Does Gravity Exist?

Submitted by manselton on Thu, 06/23/2011 - 8:53am.

Suppose we assume that the root law of the physical universe is a law of the conservation of angular momentum - that the total angular momentum in the cosmos, both orbital and spin, is constant. Orbital angular momentum is mass x velocity x radius, assuming ideal circular motion.

L=m*v*r

A straight line is a circle of infinite radius. Newton's first law of motion "Every body perseveres in its state of being at rest or of moving uniformly straight forward, except in so far as it is compelled to change its state by forces impressed." now reads

"Every body perseveres in its state of being at rest or of "Every body perseveres in its state of being at rest of infinite angular momentum, except in so far as it is compelled to change its state by forces impressed." 

This is of course absurd. But Newton's law has in no way been changed. Just its absurdity has been brought out. I can only assume that at Newton's time the fixed stars were seen to be at rest and he did not know that they kept orbits. Angular momentum is always a relation between masses and does not view each to be an independent existent. Rather the whole alone exists. You have to orbit something.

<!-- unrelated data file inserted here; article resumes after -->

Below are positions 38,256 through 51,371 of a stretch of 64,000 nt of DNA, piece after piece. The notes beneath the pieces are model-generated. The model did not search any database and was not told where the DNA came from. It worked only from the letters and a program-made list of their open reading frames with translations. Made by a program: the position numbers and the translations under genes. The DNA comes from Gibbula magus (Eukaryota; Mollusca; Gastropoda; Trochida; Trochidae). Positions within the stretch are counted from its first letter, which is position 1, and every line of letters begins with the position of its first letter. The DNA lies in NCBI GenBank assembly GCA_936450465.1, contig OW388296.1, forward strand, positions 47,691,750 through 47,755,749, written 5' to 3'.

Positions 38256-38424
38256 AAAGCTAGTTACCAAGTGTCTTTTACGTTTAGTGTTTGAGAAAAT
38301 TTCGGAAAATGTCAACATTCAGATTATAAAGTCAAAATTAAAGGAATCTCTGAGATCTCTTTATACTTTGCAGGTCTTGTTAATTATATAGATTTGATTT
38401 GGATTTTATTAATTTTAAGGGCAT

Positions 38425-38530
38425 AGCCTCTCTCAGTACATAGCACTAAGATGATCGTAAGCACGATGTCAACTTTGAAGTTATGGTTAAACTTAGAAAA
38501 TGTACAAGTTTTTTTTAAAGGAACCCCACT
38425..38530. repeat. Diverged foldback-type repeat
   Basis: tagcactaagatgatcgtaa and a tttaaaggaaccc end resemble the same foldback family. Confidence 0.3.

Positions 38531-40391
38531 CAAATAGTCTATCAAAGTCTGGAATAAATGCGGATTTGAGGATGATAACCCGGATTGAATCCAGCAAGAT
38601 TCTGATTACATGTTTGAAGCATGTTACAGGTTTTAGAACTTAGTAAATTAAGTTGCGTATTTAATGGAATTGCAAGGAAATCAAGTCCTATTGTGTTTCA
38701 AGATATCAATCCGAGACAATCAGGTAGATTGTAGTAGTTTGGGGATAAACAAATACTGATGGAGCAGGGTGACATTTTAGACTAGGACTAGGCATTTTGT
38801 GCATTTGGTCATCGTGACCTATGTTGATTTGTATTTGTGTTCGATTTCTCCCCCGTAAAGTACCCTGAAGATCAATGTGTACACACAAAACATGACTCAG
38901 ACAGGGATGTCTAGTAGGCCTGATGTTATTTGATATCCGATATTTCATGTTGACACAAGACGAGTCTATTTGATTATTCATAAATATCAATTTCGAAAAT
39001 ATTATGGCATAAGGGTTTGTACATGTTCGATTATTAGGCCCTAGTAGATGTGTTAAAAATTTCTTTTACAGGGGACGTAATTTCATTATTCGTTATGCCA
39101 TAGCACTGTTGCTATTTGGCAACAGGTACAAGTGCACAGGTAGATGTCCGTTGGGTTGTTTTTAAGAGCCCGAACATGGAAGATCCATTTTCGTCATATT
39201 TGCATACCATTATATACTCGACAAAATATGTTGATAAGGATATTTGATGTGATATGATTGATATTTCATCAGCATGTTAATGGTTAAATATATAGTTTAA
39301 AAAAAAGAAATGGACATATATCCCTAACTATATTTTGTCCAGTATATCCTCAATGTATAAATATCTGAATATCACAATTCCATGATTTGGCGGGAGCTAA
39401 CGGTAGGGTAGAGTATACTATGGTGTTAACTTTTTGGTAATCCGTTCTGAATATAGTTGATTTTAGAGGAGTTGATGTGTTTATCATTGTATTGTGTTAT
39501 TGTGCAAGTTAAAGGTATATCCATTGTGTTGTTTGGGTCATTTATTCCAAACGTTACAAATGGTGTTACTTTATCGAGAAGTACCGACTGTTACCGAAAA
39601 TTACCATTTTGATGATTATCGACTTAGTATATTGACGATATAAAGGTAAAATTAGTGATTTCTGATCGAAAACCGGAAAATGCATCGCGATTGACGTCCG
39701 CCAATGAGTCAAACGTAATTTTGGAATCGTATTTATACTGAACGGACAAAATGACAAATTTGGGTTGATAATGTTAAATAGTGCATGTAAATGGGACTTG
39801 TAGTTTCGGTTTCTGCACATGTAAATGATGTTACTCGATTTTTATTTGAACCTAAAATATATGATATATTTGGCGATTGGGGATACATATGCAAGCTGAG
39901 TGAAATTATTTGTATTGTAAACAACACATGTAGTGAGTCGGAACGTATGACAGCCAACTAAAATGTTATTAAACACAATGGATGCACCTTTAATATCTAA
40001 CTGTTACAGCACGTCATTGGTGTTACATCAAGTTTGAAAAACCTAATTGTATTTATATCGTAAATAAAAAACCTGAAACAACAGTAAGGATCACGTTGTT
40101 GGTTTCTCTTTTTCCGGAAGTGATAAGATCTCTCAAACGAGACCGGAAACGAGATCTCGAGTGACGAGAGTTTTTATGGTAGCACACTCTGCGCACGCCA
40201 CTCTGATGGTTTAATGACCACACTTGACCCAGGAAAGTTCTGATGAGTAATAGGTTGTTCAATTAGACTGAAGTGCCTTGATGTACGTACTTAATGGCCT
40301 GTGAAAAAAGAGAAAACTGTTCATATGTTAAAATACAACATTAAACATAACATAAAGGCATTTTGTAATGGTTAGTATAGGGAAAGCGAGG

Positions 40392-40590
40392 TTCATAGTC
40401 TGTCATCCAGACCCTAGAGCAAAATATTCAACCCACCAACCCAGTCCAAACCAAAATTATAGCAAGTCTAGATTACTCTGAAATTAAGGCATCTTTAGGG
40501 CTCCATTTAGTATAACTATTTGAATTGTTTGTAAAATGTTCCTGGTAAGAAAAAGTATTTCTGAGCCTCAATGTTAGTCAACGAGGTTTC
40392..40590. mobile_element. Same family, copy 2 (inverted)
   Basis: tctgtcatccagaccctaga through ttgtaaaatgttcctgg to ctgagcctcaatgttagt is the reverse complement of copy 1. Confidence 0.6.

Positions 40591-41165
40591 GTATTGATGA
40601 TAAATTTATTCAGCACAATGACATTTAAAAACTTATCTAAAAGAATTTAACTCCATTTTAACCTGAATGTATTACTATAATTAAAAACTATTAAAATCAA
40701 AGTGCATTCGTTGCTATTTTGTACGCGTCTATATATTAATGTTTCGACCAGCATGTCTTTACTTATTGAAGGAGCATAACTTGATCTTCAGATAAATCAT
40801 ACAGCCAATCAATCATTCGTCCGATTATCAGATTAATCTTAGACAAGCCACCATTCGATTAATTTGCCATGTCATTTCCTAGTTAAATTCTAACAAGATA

Gravity contradicts Newton's law! It is not an impressed force but is supposed to work in a vacuum at a distance. It is tantamount to witchcraft.

Once the Pioneer probes leave our Solar System behind they always veer slightly but unexpectedly toward the sun. http://en.wikipedia.org/wiki/Pioneer_anomaly Their trajectories were calculated using Newtonian mechanics. In other words the theory is wrong. http://www.poams.org/three-examples-for-logical-revision/

 

Gravity and me by Slowthinker
Gravity and me by manselton
>forces< by Beginner